After a while, I felt a little better, so we thought we might just go home. But then I felt worse, so they sent us to the ER. No one really knew what to do with me. They decided to perform a CT scan on me to check for a bowl perforation. I felt okay with this – I mean, they do it all the time on women who are 9 months pregnant. And then I didn’t feel okay with a CT scan at all – all that radiation on my little baby?!? I called my dad, who is also my favorite obstetrician and fellow Crohn’s disease sufferer. Although he is very pro-VBAC, he said that he would do a c-section on me and then see how my Crohn’s symptoms felt after that. So Nathaniel and I thought about it and asked the ER doctor if that would be okay. It was sad to abandon my unmedicated VBAC dreams, but I didn’t want the flare to get worse and the contractions weren’t going away. The ER called the obstetrician on call, and a cesarean was okay with her. She even came down to the ER at 2 in the morning to chat with us and see about doing a c-section with my regular OB the next morning.
Everything gets pretty fuzzy after that. I remember that Nathaniel was very happy to have a bed to sleep on there. I remember feeling a lot calmer the next morning when I saw Dr. Watabe, my OB, who was very happy that I had decided to have a c-section instead of waiting to see how things played out with the Crohn’s. I remember getting in serious trouble when I had Nathaniel sneak me a mint before we went to the OR. I remember the blue sheet going up and wondering, under the glare of all the lights and white sterility, if this was all a mistake – if my dream birth would have been possible if we had just waited another day.
I have already forgotten a lot about this little guy’s birth, but one image I hope I’ll never forget is the look on Nathaniel’s face after the baby cried for the first time. At that point nothing mattered. We had a son and everything was perfect. I was in heaven.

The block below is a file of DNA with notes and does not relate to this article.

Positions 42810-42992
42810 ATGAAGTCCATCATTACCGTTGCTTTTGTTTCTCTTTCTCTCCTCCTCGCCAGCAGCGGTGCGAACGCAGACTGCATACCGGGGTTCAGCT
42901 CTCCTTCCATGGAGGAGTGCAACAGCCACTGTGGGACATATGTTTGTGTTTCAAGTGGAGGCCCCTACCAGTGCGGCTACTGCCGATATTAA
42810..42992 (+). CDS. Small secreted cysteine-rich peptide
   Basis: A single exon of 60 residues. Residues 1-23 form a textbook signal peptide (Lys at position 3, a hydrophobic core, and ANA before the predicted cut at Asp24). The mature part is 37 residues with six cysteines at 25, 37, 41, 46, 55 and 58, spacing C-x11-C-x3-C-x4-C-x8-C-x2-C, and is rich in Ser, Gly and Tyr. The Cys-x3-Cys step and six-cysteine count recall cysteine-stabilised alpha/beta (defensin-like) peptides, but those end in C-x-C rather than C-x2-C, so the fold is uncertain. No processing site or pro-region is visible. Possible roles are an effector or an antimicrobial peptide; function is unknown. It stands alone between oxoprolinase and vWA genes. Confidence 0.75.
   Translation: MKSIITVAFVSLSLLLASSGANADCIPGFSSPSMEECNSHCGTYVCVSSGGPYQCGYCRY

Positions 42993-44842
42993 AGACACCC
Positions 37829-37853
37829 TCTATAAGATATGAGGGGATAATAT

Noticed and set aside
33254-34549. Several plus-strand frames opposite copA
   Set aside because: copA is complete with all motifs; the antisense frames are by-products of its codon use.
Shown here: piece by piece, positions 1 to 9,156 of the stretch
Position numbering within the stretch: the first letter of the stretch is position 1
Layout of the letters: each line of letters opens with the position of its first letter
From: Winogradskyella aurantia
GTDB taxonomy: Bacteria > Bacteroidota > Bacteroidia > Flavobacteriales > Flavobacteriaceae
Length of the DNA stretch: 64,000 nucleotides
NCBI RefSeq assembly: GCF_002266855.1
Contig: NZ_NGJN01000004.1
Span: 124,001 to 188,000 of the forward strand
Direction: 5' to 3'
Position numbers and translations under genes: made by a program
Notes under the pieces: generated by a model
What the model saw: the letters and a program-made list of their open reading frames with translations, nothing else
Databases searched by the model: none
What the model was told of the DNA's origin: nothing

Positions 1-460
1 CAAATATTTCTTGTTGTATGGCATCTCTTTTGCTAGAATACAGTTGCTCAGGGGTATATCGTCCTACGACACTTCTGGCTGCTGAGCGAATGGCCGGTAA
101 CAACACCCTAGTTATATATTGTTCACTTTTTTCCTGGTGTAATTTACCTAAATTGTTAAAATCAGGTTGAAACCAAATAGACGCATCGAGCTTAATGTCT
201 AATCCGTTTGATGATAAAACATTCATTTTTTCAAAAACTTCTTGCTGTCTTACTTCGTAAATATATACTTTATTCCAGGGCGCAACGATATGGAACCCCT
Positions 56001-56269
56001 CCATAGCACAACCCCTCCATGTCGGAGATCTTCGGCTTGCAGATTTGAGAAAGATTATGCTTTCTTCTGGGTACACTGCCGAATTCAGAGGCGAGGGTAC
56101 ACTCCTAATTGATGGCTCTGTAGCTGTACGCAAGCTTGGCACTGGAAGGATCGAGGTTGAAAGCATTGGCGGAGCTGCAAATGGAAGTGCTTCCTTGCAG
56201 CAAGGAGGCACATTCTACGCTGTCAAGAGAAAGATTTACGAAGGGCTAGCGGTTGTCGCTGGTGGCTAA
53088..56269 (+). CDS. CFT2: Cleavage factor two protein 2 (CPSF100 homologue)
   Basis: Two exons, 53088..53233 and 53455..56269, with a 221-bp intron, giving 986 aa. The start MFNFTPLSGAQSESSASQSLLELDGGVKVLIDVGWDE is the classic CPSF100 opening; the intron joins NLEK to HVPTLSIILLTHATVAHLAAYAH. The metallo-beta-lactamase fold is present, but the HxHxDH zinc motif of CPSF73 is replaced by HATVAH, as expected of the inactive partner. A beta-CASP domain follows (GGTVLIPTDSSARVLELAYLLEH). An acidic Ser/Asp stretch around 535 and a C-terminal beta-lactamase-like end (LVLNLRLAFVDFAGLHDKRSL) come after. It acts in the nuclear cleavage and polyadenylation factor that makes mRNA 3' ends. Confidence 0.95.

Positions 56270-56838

When Summer was born, I just saw her for a brief moment before Nathaniel carried her away. This time, Nathaniel brought her to me and I got to feel him and nuzzle him and just be with him. We weren’t rushed. We were just together. That little bit of touch made all the pain I felt, all the pain I was going to feel, all the morning sickness and the fatigue and everything so worth it.
After Nathaniel and Henry went to the nursery, the surgeon checked out my intestines and I’m happy to report that they looked great! Then I went into recovery, which is basically just where I sat with Annette, my mother-in-law, while we waited for a convenient time for them to take me downstairs to my baby. I was not pleased with this part of the experience. An hour of separation was really unnecessary.
Henry wasn’t too pleased either, because apparently he had just been crying and fussing in the nursery the whole time we waited. Finally we got to be together and he seemed a lot happier. I immediately took off the blanket and the stuff they had him in and nursed him. You guys, why didn’t anyone tell me breastfeeding was so much easier the second time around? He did amazing! The bummer was that he was awake-ish after birth for over an hour, but then he nursed and decided he was ready for a nap, totally thwarting my plan to stare dreamily into his eyes forever. “He is content now that he’s with you,” Nathaniel said. Okay, no dreamy eye stares, but that was nice.